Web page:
Generous donations enabled the purchase of a Sherlock 3CG machine at King’s College Hospital. This helps to insert cannulas and PICC lines – which apply chemotherapy drugs intravenously – more effectively, meaning patients experience more comfortable treatment.


PICC lines are long, thin, hollow tubes fitted into a patient’s arm. The line can be in for months while a patient has treatment. The new machine helps doctors to find blood vessels more easily and eliminates the need for an X-ray.
 
“This technology has proven to have huge benefits and without donations we could not have gained the funding for the machinery", said lead chemotherapy nurse, Kevin Saltmarsh. "It’s been a really valuable investment because it has dramatically improved the patient’s experience – and that is fundamental.”


Kevin describes the new machine as like a sat-nav device in the way it can see where the PICC is going and confirm the location.

 
“Without the Sherlock technology you’re essentially putting the PICC in blind and, because people’s anatomies are very slightly different, you could inadvertently place the PICC in the incorrect position."
 
“This technology means we do not require chest X-rays as part of the process to confirm the PICC location, so we no longer have to expose people to unnecessary radiation. It also drastically reduces the cost because we’re not using these extra facilities and it’s a better patient experience because the machine is mobile and can be used anywhere.”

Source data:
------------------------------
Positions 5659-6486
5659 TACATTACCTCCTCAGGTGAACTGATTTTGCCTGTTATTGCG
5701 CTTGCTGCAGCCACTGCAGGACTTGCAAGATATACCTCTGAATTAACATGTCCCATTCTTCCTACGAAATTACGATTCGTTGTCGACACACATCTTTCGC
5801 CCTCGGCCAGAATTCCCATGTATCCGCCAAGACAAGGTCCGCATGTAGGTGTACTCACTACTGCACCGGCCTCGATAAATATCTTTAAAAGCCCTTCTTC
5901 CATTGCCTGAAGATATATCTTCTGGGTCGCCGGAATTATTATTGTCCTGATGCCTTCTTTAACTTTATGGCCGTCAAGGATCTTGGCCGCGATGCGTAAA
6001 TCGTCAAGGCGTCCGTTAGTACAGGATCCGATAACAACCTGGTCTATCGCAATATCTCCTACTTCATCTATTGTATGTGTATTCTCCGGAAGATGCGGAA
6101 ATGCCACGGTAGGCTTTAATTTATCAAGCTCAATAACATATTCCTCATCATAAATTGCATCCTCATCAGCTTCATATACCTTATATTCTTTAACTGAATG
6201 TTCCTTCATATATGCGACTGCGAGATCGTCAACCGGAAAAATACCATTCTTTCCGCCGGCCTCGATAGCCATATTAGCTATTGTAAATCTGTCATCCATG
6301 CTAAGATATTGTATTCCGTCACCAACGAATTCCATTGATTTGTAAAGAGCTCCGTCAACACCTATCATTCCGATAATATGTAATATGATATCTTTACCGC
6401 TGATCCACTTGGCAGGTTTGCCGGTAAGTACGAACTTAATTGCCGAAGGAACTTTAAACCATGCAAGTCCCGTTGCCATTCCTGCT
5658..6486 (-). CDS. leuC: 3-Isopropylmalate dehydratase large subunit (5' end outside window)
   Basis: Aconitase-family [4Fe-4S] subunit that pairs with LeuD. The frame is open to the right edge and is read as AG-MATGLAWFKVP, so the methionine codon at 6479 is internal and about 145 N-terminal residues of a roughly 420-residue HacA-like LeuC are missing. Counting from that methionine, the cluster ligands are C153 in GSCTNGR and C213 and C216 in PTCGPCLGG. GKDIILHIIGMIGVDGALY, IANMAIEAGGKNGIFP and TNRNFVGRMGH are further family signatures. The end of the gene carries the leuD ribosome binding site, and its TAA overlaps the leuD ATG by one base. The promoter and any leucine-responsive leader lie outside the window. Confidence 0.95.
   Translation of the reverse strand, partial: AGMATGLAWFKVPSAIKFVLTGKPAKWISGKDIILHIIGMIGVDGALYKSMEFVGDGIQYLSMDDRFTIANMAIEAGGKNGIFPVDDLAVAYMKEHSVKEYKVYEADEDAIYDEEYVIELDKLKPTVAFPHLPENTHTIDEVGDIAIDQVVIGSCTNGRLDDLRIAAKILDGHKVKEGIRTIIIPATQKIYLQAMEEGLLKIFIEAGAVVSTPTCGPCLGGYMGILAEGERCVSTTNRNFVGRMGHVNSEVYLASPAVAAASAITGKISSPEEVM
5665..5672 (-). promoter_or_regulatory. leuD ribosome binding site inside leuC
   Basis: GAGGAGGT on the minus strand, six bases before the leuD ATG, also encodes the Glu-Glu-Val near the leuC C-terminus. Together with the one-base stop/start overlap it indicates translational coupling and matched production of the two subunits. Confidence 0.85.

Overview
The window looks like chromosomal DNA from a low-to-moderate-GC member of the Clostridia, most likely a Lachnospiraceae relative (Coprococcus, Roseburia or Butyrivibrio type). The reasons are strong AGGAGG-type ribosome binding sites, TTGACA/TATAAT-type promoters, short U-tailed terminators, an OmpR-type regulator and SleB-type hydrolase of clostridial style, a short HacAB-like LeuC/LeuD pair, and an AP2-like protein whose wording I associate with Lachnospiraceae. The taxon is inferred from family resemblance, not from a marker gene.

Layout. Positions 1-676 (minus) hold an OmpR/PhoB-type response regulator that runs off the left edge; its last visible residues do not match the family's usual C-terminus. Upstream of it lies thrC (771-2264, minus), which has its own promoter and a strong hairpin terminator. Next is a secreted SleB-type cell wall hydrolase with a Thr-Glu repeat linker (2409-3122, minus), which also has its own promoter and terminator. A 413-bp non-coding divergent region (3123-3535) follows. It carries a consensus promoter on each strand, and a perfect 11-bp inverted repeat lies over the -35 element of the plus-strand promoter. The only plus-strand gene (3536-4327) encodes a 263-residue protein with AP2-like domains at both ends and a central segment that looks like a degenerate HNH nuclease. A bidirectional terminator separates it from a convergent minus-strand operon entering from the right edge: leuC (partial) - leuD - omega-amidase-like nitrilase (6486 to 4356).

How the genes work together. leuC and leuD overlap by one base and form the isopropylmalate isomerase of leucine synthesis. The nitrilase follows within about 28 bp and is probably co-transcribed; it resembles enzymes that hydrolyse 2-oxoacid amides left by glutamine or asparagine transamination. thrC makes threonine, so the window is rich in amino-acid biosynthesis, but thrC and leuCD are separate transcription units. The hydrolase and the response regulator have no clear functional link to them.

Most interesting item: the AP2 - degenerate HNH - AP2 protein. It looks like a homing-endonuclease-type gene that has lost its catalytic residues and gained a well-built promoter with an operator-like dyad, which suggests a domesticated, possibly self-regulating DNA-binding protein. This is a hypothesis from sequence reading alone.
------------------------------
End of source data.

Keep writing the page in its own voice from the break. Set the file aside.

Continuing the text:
The new technology also helps to preserve people’s limbs. Some patients undergoing chemotherapy suffer damage as the drug strips the inner lining of blood vessels, which can hamper a patient’s ability to use their arms. Ultrasound technology should prevent this by improving the accessibility of vessels.
 

Prevue purchase

 

Donations also enabled the purchase of a Prevue ultrasound cannulation machine. Nurses usually rely on touch and sight to see where a cannula should be put in, but the accuracy of an ultrasound machine means greater certainty, as well as allowing the use of bigger cannulas which cause less trauma to veins. 
 
The Prevue technology cost £7,500 and the Sherlock 3CG £18,000 but the new processes are more efficient and effective. The technology is now also being used in other departments and hospitals.
 
“The funding has enabled us to demonstrate to the NHS that these are valuable pieces of equipment so they can hopefully be fully funded in the future. We don’t want to be trapped in time where we’re slightly behind; we want to be forward thinking and moving the service forward.”